Spend as much time on the road as we have lately, and you can’t help but marvel at the unrestrained proliferation of expressive license plates.
Back when plates were stamped out of metal by convicts, you got a few numbers, a few letters, and a state motto. You had to put a bumper sticker on your car if you wanted to proclaim your love of beagles, your support for firefighters, or your home-spun values.
The state motto is no longer sufficient—states now let you exercise your right to free speech on your license plate, for a price. In most states, your organization can apply to have a specialty plate issued, and if it’s approved you can promote your school, your hobby, or your opinion right there on your car for all to see. These organizations and the states both make money from the extra fees, and of course the sponsors love the free advertising. Specialty plates are possible because they’re now printed instead of just being embossed—that started in the 70’s, but it’s only recently that license plates as a form of personal expression have gone fairly crazy.
Seriously, you can declare that you’re Wild & Free in Nevada (with a rearing stallion). You can admonish the car behind you to Share the Road (with a guy on a bike) in Washington. You can be proud that Nevada was a nuclear test site (with a mushroom cloud). In Mississippi you can show pride in the National Guard (with a gun-toting soldier and a jet). In Rhode Island you can feature Mr. Potato Head (with, you guessed it).
You can praise agriculture and loons in Montana. Moose in New Hampshire. Oregon Beavers (with a capital B). Classic cars in West Virginia. Native Americans in Oklahoma. Lighthouses, panthers, whales, dolphins, sea turtles, manatees and largemouth bass in Florida. The Everglades. Yosemite. Now, license plates are just another way to “Like” what you like.
It’s gotten a little out of hand—so much so that in many states, law enforcement and the DMV complain that lack of legibility is dangerous. Several states are working on cleaning them up; in Arizona they want to standardize specialty license plates, getting rid of those busy backgrounds and limiting a sponsor’s artwork to 3” square. Arizona currently has 53 very different specialty plates you can choose from (and almost one third of drivers use them).
Nowadays, even politicians want to get a little airtime out of license plates. Several states have been legally barred from releasing pro-Christian ‘I Believe’ plates because they were proposed by governments, not organizations (South Carolina’s Lt. Governor postured that the ruling was “another attack on Christianity”). But knowing it was unconstitutional didn’t stop the Florida senate from trying to release two new Christian plates, one showing a crucified Jesus with his crown of thorns, and the other with a stained glass window and a cross. Two civil liberties groups raised a ruckus, and the bill died—but not before those folks scored political points with the Christian right. (Having spent the winter months in Florida I can attest that’s very big down there.)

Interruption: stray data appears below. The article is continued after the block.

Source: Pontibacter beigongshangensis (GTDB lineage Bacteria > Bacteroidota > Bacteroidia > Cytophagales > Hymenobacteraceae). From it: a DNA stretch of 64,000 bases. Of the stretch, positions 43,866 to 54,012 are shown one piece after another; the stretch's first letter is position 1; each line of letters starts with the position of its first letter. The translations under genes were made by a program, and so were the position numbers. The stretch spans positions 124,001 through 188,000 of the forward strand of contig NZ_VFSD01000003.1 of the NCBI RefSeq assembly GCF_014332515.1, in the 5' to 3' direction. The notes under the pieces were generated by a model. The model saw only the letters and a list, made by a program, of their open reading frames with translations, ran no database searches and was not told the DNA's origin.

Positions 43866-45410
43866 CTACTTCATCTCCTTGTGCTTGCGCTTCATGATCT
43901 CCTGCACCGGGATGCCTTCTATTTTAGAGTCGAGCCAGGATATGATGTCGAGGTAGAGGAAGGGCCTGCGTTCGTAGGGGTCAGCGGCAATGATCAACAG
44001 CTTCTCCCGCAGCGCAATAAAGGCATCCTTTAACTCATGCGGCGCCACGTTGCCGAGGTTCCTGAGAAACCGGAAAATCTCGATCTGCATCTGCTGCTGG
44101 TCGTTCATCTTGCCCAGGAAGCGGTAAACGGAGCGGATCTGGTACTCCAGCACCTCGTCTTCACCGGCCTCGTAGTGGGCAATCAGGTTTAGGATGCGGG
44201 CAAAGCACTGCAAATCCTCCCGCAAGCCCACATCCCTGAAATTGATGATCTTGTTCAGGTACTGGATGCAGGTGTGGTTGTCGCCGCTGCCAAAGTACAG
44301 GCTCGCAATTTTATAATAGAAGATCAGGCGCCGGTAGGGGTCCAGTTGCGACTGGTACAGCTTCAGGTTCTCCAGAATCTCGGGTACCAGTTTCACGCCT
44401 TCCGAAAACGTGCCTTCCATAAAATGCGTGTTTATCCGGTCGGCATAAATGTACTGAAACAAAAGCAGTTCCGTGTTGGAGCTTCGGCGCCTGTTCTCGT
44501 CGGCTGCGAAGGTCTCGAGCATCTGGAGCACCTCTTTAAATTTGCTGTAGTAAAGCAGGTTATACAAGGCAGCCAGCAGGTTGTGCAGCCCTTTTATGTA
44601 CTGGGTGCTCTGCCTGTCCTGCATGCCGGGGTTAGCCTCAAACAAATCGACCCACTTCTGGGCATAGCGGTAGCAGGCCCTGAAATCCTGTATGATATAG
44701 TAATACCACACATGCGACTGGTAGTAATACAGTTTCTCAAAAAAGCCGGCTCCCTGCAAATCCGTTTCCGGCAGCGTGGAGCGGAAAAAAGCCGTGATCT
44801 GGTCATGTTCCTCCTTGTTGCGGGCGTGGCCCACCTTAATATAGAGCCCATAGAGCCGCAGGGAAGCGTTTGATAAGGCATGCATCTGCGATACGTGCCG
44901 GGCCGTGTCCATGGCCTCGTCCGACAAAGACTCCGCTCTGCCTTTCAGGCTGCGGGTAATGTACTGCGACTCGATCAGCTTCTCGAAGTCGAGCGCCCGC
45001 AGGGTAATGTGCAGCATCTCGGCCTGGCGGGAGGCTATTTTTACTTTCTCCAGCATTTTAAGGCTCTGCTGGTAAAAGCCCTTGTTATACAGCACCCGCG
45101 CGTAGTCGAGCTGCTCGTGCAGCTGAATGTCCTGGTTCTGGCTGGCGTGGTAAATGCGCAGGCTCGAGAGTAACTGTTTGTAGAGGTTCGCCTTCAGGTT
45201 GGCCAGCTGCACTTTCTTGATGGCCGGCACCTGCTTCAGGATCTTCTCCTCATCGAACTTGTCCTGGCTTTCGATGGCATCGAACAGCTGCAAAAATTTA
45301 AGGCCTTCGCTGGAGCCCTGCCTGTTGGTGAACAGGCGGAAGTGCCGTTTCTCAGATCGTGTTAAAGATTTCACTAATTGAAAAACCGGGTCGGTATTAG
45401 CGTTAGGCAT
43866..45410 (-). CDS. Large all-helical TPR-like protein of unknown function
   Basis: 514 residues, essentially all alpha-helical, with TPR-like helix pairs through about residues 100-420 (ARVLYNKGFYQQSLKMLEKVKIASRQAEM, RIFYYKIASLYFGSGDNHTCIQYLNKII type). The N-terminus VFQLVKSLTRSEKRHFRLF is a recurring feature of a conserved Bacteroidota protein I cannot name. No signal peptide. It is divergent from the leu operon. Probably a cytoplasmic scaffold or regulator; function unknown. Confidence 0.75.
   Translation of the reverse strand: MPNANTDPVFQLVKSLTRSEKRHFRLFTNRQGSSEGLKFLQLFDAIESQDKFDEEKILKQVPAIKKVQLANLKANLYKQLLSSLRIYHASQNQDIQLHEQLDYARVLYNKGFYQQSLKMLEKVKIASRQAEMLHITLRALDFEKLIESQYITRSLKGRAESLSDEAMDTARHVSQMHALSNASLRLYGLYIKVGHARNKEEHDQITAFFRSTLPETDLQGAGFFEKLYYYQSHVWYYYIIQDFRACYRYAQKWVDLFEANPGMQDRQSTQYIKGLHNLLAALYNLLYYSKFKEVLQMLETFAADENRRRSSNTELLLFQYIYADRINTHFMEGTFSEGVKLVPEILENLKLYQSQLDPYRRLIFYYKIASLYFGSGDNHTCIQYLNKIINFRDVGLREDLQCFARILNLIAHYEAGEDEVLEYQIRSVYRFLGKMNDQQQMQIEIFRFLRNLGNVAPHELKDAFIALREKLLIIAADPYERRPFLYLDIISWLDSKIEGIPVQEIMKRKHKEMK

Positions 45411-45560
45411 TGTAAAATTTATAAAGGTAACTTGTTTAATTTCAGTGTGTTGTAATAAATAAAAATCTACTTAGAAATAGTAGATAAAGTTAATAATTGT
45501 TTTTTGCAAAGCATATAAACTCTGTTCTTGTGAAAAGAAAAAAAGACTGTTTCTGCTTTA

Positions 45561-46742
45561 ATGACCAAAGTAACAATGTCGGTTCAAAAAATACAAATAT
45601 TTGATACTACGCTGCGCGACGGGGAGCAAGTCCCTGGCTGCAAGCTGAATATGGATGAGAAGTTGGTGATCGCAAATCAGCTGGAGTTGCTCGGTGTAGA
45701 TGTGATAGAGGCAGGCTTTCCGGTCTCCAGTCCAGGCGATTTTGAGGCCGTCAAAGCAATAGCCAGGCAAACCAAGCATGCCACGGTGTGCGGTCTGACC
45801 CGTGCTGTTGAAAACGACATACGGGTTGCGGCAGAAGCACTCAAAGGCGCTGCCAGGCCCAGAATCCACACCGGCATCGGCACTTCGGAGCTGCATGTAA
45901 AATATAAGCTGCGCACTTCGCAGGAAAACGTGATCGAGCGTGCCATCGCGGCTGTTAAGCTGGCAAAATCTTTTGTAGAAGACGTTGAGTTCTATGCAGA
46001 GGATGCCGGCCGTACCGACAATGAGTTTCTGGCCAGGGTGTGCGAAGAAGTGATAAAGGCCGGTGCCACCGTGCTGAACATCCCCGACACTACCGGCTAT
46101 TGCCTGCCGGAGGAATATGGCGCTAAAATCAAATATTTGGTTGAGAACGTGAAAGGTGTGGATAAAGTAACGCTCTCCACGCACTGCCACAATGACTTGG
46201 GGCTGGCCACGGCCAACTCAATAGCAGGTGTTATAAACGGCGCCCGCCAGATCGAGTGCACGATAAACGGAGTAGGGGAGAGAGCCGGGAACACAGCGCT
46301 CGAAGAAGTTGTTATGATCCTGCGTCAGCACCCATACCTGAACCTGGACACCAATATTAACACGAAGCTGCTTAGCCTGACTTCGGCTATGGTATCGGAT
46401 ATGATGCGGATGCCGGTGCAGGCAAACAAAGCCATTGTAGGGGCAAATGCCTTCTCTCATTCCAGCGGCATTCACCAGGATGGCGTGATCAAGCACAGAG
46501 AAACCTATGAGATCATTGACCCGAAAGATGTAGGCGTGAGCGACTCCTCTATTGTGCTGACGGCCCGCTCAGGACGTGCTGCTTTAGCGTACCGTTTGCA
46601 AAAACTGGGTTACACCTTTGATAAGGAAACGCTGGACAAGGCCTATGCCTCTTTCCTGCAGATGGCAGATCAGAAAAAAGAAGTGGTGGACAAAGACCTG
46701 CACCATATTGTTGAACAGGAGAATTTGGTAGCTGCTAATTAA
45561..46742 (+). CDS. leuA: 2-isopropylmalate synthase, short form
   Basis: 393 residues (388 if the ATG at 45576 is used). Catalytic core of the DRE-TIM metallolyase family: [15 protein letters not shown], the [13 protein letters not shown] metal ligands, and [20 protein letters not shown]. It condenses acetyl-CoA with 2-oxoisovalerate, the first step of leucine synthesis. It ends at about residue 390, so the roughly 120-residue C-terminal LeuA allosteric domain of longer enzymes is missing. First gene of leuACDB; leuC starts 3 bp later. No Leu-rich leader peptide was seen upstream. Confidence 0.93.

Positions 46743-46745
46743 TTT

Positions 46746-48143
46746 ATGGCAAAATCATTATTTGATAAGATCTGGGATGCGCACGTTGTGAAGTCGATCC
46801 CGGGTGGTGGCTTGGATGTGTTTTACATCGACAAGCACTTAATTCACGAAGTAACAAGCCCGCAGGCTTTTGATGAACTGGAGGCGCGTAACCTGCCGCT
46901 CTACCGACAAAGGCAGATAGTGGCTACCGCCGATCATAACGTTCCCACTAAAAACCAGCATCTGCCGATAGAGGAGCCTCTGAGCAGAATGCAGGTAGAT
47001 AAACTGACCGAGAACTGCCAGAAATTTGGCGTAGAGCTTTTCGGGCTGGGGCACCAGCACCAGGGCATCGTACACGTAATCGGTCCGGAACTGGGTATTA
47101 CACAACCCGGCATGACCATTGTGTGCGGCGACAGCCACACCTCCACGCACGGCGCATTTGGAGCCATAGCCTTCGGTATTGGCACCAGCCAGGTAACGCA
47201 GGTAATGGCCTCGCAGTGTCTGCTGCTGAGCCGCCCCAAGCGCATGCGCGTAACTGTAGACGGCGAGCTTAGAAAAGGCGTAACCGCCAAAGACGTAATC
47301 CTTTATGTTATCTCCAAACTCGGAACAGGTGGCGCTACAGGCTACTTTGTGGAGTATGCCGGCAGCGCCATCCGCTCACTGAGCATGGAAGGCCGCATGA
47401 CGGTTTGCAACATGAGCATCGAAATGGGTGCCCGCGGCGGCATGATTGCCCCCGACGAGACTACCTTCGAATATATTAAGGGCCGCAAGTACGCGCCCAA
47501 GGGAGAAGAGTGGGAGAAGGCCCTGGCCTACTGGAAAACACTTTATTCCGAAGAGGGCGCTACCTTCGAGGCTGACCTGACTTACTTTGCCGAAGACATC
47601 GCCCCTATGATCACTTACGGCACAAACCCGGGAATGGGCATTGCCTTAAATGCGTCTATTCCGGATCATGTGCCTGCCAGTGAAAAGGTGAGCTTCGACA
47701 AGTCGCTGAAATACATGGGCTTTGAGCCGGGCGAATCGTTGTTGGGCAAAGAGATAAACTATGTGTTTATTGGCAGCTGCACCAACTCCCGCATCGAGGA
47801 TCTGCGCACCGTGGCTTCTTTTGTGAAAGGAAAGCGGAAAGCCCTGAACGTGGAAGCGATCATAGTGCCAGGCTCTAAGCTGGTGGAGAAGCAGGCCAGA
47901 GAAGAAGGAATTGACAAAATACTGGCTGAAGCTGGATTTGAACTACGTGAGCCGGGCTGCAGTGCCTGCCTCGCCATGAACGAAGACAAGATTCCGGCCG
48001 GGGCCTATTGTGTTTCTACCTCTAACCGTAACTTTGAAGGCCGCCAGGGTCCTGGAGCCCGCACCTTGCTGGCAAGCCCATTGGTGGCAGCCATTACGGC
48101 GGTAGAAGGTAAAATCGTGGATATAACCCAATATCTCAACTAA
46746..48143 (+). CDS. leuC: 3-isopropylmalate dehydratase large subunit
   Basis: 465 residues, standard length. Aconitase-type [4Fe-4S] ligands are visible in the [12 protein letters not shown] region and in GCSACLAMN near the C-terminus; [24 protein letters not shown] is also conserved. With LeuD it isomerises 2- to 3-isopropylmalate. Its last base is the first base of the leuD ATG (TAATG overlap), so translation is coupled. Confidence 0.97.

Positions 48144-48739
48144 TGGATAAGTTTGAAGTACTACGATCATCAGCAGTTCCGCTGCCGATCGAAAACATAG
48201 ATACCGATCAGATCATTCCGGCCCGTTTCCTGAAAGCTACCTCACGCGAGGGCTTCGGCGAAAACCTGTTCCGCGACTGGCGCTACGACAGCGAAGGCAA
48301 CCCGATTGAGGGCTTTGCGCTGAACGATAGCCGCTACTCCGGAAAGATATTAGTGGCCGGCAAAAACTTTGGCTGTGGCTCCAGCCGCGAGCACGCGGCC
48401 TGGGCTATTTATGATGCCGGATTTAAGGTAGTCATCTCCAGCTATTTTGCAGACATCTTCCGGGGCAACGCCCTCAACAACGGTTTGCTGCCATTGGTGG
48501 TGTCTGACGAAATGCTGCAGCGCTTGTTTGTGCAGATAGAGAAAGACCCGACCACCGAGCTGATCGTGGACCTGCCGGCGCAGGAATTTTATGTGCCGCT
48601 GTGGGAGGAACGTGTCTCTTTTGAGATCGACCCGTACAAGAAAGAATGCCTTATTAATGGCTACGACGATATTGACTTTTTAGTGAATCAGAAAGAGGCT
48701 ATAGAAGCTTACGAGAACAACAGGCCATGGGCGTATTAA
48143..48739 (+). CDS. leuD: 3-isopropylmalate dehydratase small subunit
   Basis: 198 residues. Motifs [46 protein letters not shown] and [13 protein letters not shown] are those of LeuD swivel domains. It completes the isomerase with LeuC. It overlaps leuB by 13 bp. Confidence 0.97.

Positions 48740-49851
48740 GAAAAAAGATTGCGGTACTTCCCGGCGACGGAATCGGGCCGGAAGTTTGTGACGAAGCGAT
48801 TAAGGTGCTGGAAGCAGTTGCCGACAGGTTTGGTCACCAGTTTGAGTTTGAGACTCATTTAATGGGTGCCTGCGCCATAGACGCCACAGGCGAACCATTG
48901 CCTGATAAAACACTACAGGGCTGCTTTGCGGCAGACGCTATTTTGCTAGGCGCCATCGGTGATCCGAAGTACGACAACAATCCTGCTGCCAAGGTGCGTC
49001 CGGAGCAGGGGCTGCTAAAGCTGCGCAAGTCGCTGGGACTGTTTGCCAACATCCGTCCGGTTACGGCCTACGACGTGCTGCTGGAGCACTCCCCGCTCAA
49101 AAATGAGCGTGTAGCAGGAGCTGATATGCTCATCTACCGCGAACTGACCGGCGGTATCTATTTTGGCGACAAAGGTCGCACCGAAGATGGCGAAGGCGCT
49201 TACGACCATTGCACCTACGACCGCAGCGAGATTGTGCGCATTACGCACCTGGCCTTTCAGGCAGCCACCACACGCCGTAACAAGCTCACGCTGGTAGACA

And six states have approved Tea Party plates—co-opting the Revolutionary War Marines’ symbol and ‘Don’t Tread on Me’ motto—including Virginia, which offers more than 200 specialty plates.
Given the proliferation of opinions expressed on license plates, it was inevitable that lawyers would get involved. Some courts have ruled that if the government chooses to provide a forum for private expression, they can’t turn down proposed plates based on the state’s own viewpoint. In other words, if someone wants to create a ‘Choose Life’ plate (as 17 states do by my count), they can. Other courts have upheld a state’s right to ban plates they deem offensive.
Soon the Supreme Court is going to rule on two specialty license plate cases. North Carolina got into trouble when they issued an anti-abortion ‘Choose Life’ plate, but refused to issue a pro-choice specialty plate. A lower court said, “Apparently, North Carolina wishes to celebrate only some interests of some of its citizens—namely, those with which it agrees. This it may not do.” The state is appealing to the Supreme Court.
And in Texas, a license plate with a Confederate flag was rejected. The Sons of Confederate Veterans argued that the flag is an historical artifact, not an endorsement of slavery. But the state refused because the flag’s history, including its use in opposing civil rights laws, suggests otherwise; the state of Texas didn’t want to be tied to the symbol’s racist message. The Confederate group is appealing. (I should say they’re filing an appeal; those folks are not that appealing to me.)
It’s not that often I hear myself thinking: way to go Texas! (On the other hand, Texas had no problem approving the Tea Party plate, saying the ‘Don’t Tread on Me’ flag is just part of history, and “there’s a lot of interest in Texas in state history.”)
No actual license plates were used in this post.